Date of Graduation
Statler College of Engineering and Mineral Resources
Mechanical and Aerospace Engineering
Jacky C. Prucz
Hota V. S. GangaRao
The orientation of reinforcements in a composite system has major influence on both the elastic and inelastic properties, including failure modes. Manufacturing a polymer composite structural member can be simplified by using certain types of fiber/fabric architecture. The structural performance of a finished composite part does vary with the manufacturing process and constituent materials including fiber and resin type, fiber architecture and Fiber Volume Fraction (FVF).;In this research, the structural behavior of pultruded composite plates having different fiber architecture (uni-, bi-, tri and quadri-) manufactured by the pultrusion process is investigated. Further the mechanical properties of pultruded composites are compared with performance of composites made from compression mold. The strain energy density values of composites manufactured through compression molding and pultrusion are compared with each other so as to create a database to predict the strength and stiffness of composites. In addition, the response of pultruded composites with two different resin systems namely polyurethane and vinyl ester having same fiber architecture are evaluated.;Bi-linear stress-strain response under tension was observed for all composites except for tri-directional composites, which showed tri-linear stress-strain response up to the maximum stress. Under bending, the stress-strain response for uni- and quadri-directional reinforcements are tri-linear, while that for bi- and tri-directional reinforcements, the stress-strain curve has four linear slopes. It is observed that under tension, change in first slope took place at 29% ∼ 40% for composites with various fiber architectures (uni-, bi-, tri- and quadri-directional). In bending, it was observed that for composites with uni-directional fabrics, the change of first slope takes place at about 50% of maximum stress, in case of bi-directional the change of first slope is at 22%, and for all other fabrics i.e., tri- and quadri-directional fabrics, the change of first slope is at about 31%--34%.;The maximum tensile stress and strain in pultruded composites were mostly driven by the fiber orientation, while the maximum bending stress and strain were controlled by interface bonding of resin, fiber architecture and the process type. The ratio of bending strength to tensile strength in pultruded composites varies anywhere from 1.09 to 2.62. For a given fiber architecture, the tensile stress for compression molded plates is always higher than pultruded plates while the bending stress in pultruded composite plates is always higher than the values from compression molded plates. These anomalies are attributed to types of failure modes. With regards to resin system in pultruded composites, vinyl ester resin had more ductility and toughness compared to polyurethane resin, which is contrary to research finding of some researchers. It is likely that the vinyl ester resin is toughened or urethane modified.;The strain energy density of pultruded composites under tension is found to be the lowest value in quadri-directional fabrics compared to other fiber/fabric architecture because of the presence of off-axis plies. The off-axis plies reduce the capability of straining without failure due to stress concentration which in turn reduces the strain energy density. In bending, the strain energy density which is normalized with reference to FVF in the bending direction is within 20% difference regardless of fiber/fabric architecture.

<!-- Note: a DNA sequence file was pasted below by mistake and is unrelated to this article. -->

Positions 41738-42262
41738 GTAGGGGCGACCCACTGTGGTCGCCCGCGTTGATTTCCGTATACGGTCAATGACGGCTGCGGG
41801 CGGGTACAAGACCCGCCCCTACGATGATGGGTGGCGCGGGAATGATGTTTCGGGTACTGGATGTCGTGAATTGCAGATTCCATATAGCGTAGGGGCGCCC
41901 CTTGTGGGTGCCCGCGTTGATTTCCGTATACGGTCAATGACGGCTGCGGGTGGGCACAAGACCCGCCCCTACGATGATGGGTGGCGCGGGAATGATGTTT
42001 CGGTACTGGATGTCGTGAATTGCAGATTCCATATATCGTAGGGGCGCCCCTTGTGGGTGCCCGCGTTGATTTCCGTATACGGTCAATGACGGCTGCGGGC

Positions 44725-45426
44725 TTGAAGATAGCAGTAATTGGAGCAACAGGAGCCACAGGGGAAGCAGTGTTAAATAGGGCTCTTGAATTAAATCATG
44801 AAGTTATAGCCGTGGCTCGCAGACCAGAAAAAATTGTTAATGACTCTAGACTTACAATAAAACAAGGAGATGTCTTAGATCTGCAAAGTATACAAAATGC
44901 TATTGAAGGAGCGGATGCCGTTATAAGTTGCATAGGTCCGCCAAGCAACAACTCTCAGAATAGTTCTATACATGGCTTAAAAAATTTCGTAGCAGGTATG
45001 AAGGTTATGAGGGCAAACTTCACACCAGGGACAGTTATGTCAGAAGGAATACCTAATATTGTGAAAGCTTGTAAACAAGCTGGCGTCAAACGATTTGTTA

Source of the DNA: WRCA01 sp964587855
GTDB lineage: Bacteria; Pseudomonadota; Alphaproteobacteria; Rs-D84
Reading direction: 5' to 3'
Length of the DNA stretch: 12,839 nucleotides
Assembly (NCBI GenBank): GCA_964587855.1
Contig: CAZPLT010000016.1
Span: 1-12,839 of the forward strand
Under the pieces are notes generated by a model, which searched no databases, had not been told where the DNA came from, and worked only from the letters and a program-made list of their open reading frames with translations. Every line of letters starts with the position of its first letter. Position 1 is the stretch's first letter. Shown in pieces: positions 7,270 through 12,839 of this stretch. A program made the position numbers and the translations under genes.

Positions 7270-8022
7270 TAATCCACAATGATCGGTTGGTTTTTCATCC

Shekar, Vimala, "Effect of fiber architecture on properties of pultruded composites" (2007). Graduate Theses, Dissertations, and Problem Reports. 1811.